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Old Fox

The Sitting Posture on a Motorcycle

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by , 02-20-2014 at 08:37 PM (1575 Views)
The 'sitting' posture on a motorcycle is a compromise between either loading up the back or loading up the wrists. And this 'loading' is defined more by the relative position of the foot-pegs than the distance between the handlebar and the seat. The one other major contributing element is the front-end ride height.

The higher the speed at which a certain bike is expected to travel through most of its running life, the more is the torso rotated forwards and feet moved backwards. This is in no way connected to the power output of the engine or the ultimate performance capability of the motorcycle. Cruisers have powerful engines but the target cruising speed is low enough for the full-drag spread-eagle position to be viable. Ground clearence issues apart, try riding a cruiser through the twisties at a 150 kph and you'll understand it all. Sportsbikes are not just about fast acceleration, hard braking, quick direction changes and high speeds. Its all this with CONTROL. And so its about a very dynamic and aggressive riding posture with the rider ready for any body movement or control input done reflexively.


Most sportsbikes have riding postures that are like the rider is caught mid-way in a push-up. The forward leaning and tucked in position is not just for aerodynamic purposes as is usually thought. The purpose is to spread the rider's body-weight as much along the bike as possible and also keep him low so as to keep the resultant rider/bike C of G also low. A high C of G poses control problems both during hard acceleration/deceleration and quick direction changes, all the more exacerbated at high speeds that these bikes are meant to travel at. These bikes are NOT comfortable to ride. The ergonomics are not human friendly and yet they remain so for the benefits of handling and control they provide. Also because the rider in not expected to remain sitting in one position for long periods on such bikes. These bikes are meant for taking turns fast and when a rider does that, he hardly sits in one position for long. Weight shifts, foot-peg weighing and moving forwards/backwards on the seat for better control. All this movement doesn't highlight the discomfort of the posture. Use a sportsbike for touring and the 'painful' ergonomics come up front. As during touring, you sit in one position for long periods and any unusual muscle/ligament stresses get amplified.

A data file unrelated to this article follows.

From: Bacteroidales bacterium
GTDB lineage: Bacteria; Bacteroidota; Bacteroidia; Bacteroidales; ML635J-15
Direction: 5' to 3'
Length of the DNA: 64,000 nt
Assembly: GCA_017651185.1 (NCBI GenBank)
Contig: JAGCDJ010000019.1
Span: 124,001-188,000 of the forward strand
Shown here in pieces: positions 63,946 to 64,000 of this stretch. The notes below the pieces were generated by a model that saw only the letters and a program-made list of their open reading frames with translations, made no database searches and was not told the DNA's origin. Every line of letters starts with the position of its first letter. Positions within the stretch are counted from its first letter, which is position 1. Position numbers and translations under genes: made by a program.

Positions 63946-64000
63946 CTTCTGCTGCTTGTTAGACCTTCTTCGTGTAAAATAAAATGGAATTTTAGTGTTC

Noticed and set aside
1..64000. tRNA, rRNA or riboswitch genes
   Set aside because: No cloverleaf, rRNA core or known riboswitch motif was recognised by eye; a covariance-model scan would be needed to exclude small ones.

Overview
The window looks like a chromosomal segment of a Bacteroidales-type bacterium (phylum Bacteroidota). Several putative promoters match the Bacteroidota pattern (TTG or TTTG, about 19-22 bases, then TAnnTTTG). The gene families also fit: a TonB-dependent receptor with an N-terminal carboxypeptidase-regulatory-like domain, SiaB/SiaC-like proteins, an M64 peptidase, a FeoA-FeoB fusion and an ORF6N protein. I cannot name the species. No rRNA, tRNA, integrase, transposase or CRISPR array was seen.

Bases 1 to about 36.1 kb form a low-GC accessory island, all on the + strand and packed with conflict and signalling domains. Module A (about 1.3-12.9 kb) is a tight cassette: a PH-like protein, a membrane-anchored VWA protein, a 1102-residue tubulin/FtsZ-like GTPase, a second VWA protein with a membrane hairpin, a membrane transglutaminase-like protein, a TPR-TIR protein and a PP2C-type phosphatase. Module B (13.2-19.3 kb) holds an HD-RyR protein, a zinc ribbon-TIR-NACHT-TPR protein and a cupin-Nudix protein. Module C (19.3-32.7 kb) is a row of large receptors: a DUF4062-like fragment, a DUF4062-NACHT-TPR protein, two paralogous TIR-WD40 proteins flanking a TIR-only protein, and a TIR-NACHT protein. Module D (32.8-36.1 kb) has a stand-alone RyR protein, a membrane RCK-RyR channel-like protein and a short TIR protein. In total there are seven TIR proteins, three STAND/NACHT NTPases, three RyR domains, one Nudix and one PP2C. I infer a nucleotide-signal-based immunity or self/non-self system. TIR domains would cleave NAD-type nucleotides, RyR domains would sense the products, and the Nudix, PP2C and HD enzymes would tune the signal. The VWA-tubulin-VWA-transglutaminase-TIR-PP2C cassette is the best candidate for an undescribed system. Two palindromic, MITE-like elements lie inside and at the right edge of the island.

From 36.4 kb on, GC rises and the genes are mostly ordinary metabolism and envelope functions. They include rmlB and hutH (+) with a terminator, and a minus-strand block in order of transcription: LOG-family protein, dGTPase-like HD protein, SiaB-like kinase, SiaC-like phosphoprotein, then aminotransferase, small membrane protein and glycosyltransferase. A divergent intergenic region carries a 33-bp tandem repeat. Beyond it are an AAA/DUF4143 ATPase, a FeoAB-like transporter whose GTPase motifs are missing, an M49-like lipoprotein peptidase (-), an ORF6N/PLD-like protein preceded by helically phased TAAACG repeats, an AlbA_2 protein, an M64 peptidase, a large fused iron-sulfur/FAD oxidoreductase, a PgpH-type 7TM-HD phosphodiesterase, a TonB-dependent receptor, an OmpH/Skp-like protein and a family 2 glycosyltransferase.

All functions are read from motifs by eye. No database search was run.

The 'tourers' have the most rider friendly ergonomics. They follow the middle path between the sports-bikes and the cruisers. The rider is expected to cover large distances with little 'posture alteration' along the way. The 'direction change needs' are for a good response at reasonable speeds without compromising unduly on straight-line stability. The rider sits such that he doesn't need the support of his arms to stay sitting. A small test of 'long-time-on-saddle' friendly ergonomics is (with the bike on the centre-stand) to be able to stand on the foot-pegs and sit back on the seat without needing your arms for support. Try doing that with the rear-sets of a sprots-bike or the forward mounted pegs of the cruiser.